Professor James Owusu, the Chief Executive of Leyden Educational Consultancy in the UK, has called for reforms in the Ghanaian education system to instil “21st Century skills” in the youth to help solve emerging societal problems.
He bemoaned the rote learning system in Sub-Saharan Africa, particularly Ghana, which supposedly produced substandard graduates and dragged development. This resulted in an overreliance on the West for solutions to local problems, a situation that must change.
Prof Owusu made the call at the second Postgraduate graduation ceremony of the UK-USA Universities partnership research program for Global Education and Training on Project Design and Community Development in Cape Coast. Eight graduates were conferred with a Doctor of Philosophy (PhD) in Social Entrepreneurship degree.
The program seeks to empower the youth to maximize their potential for community development in the face of emerging sophisticated problems.
“We should not be dependent on Western skills and technocrats coming to tell us what to do,” he said. “We should… get to the point where we can say to ourselves that our young graduates can make an impact in our local communities. …not only solving problems but using local materials, tools and stuff to enhance development.”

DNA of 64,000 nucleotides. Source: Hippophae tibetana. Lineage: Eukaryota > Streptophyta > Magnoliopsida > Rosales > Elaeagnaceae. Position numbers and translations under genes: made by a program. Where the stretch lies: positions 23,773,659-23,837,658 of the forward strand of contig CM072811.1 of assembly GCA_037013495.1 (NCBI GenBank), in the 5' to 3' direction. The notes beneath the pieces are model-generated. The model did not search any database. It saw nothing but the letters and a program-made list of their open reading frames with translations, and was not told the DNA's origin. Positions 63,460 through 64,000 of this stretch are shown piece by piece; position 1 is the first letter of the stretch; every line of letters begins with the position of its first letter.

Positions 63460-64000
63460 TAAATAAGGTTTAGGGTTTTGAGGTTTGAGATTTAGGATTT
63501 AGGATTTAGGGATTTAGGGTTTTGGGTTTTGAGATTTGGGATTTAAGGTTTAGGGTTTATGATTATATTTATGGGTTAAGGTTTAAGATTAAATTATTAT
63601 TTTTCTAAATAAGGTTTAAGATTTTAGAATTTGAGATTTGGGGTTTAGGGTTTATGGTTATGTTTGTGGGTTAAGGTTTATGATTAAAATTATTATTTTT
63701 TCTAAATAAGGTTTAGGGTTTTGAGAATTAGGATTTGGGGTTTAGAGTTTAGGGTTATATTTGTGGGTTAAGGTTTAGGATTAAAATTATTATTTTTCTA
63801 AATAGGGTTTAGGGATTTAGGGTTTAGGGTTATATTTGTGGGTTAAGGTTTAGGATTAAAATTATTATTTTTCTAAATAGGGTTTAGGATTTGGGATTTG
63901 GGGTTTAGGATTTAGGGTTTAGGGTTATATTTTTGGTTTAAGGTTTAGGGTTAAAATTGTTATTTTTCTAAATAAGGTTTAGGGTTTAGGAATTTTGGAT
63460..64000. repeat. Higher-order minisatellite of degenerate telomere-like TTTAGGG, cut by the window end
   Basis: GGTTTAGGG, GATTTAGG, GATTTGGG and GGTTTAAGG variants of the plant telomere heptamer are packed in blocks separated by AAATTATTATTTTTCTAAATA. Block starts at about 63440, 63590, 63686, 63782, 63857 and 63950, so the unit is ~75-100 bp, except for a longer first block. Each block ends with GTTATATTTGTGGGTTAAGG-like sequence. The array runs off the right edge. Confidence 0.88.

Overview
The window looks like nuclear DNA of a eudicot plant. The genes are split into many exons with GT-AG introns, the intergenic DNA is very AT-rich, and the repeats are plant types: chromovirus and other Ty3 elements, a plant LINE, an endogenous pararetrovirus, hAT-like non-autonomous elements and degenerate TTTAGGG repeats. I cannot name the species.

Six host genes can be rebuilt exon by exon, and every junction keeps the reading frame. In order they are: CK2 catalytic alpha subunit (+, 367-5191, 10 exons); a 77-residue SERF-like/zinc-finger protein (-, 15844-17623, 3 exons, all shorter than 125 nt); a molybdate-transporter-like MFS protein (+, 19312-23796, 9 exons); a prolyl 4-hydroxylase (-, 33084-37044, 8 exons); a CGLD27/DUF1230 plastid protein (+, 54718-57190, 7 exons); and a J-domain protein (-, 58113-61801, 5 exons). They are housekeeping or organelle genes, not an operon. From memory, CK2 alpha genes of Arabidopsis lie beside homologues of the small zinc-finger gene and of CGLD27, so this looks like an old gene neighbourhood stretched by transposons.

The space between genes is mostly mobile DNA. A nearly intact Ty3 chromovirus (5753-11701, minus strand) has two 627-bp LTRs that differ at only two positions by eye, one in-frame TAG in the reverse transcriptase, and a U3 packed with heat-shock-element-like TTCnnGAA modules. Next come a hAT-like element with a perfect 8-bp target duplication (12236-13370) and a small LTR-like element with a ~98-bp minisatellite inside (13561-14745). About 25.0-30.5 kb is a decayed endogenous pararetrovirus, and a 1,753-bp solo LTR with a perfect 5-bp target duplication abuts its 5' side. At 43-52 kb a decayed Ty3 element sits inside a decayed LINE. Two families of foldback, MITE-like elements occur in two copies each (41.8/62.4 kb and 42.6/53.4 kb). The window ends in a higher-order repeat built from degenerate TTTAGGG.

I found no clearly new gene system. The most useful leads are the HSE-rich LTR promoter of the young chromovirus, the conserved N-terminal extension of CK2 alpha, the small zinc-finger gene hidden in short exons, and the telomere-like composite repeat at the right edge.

The Scientific Animations Without Borders (SAWBO) and its local partners, the Centre for Learning and Community Development (CLCD), are executing the project across Sub-Saharan Africa.
Prof Owusu said it was the responsibility of every PhD holder to solve problems, adding: “If you hold a PhD and you cannot solve problems, then there is a question mark with your PhD.”
Prof Owusu expressed worry over the “very low literacy rate in Ghana,” noting that only 38 per cent of children up to age 12 could read and write. He also said the high poverty rate in Sub-Sahara Africa, with Ghana no exception, was attributable to the lack of relevant skills, whereas the lack of creativity and innovation had become a major challenge.
Dr Jonathan Mensah Akyeampong, General Manager, of Administration and Human Resources, at SSNIT, stressed the need for graduates to use their skills to create employment to minimize the unemployment rate in West Africa.
He said the project was committed to high academic quality and was working to make higher education more accessible.
“We must be problem solvers as you go home into your communities,” he said and assured the graduates that the partners were ready to support any venture they went into.
Prof Samuel Amoa-Mensa, the Country Director of CLCD-SAWBO for Sub-Sahara Africa, encouraged citizens to contact the project to benefit from the various programs.
That would enable them to acquire the relevant entrepreneurial skills to employ themselves and others. “Very soon, I am going to train about 20 young people in dressmaking for free. The world is changing and you should change with it.”